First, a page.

If you've sorted all this stuff out on your own that's fine. Email Chris and let him know you're coming, so we have an idea of the numbers and buy the correct number of poo bags.
- Note: This is all basically up to your driver, but we will be encouraging the pre-pay system for this trip. In order to ensure drivers are fairly and appropriately reimbursed even with flaky passengers, we are asking all passengers to bring the money for their driver to the pre-trip meeting. This will avoid the need to split up costs at the end of the trip and drivers won't have to worry about driving up with an empty car if their passengers bail. Check out this page to get an idea of the costs of taking a car on a VOC trip. The exact amount to be paid will be up to the discretion of each driver. Count on something like $5 per passenger, since we're not going too far.
- Go over winter camping basics
- Go over how not to make an ass of yourself
- Arrange car groups
- Arrange snow cave groups
- Arrange food-sharing groups
This is the sort of stuff we will go over at the pre-trip, written down here because everybody knows it's hard to pay attention when somebody talks at you for half an hour.
Things to do beforehand in the city
- Find/form a smaller sub-group that will look out for each other (easy to do at the pre-trip).
- Tell somebody about your plans - you will not be micro-managed on this trip. If you didn't come home, would anybody notice? If you don't really know anybody in the city this person can even be Chris, the trip organizer - but you have to let him know explicitly to look out for you.
- Double check you have everything on the gear list.
- Read over the winter camping basics
- Check over the snow shelter instructions, and think about what kind of shelter you're going to build.
- Figure out how you're getting there. Driving time (excluding passenger pickup) should be about 1 hour.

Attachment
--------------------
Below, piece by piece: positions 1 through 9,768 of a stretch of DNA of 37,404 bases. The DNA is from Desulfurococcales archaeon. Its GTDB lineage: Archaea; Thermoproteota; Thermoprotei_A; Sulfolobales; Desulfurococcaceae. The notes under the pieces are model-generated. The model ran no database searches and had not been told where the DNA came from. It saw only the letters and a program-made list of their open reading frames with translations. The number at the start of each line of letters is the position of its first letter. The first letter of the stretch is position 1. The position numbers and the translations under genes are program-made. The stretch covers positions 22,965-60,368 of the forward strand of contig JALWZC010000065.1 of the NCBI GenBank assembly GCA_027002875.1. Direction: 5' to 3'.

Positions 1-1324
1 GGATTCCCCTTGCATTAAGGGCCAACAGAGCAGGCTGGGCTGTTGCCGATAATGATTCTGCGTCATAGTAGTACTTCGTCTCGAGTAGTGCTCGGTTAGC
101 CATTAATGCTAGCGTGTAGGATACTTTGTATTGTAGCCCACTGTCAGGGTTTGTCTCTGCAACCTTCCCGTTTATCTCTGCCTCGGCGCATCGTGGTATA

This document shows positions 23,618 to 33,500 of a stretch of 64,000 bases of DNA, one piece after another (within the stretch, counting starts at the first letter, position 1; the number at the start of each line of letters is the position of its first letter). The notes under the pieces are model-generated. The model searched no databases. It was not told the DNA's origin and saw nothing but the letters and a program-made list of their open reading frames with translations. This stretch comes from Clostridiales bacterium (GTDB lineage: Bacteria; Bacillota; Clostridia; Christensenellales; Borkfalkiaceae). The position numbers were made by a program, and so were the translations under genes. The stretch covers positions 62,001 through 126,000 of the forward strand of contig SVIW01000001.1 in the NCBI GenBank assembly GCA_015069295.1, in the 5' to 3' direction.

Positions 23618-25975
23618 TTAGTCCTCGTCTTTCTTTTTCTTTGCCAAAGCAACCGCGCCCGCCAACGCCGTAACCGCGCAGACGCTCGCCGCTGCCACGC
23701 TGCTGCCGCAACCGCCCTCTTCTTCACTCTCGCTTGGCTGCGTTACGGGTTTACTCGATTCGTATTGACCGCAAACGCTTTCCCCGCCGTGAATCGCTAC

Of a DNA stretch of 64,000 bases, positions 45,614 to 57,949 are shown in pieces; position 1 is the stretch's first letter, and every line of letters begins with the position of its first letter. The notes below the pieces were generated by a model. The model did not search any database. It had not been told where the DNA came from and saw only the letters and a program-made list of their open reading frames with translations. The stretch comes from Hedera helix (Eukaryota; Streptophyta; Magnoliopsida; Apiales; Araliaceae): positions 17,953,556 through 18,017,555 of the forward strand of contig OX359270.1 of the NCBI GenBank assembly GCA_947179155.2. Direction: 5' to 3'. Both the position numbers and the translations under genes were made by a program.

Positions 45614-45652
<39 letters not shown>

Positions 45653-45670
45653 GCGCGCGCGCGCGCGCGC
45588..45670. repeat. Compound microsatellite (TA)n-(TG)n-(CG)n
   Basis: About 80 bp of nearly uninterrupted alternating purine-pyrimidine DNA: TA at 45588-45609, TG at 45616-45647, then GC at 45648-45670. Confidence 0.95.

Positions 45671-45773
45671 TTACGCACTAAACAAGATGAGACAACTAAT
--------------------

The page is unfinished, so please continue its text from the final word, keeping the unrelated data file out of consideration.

- Read over (maybe even print out?) the hiking directions - you should know where you're going even if you don't plan on navigating. Sometimes things don't go as planned. Maps are good, and not expensive.
Things to do on the trip
- Consider letting the resort-services staff know about your plans (and your license plate number), or leaving a note on your dash. The RCMP have been called in the past, even if you park in the correct lot.
- Park in the correct (overnight parking) lot, so you don't cause the resort to panic for sure.
- Look after your sub-group, and yourself
- Have fun
Environmental considerations and Courtesy
- We are a very large group. This fact alone can sometimes piss people off. Help the VOC to look good in the eyes of the outdoor community - be ridiculously nice and friendly to anyone and everyone you encounter (VOC, resort staff, random people, whoever).
- Pack out all waste. With a large group sometimes it's easy to forget about your garbage. Take responsibility for that piece of garbage you see lying on the ground, even if it's not yours, and keep our mountains clean.
- That's right all waste. To keep camp from becoming a disgrace to humanity we will provide poo-bags. Demos will be available from more experienced members, including the "stop and scoop" and "direct" methods.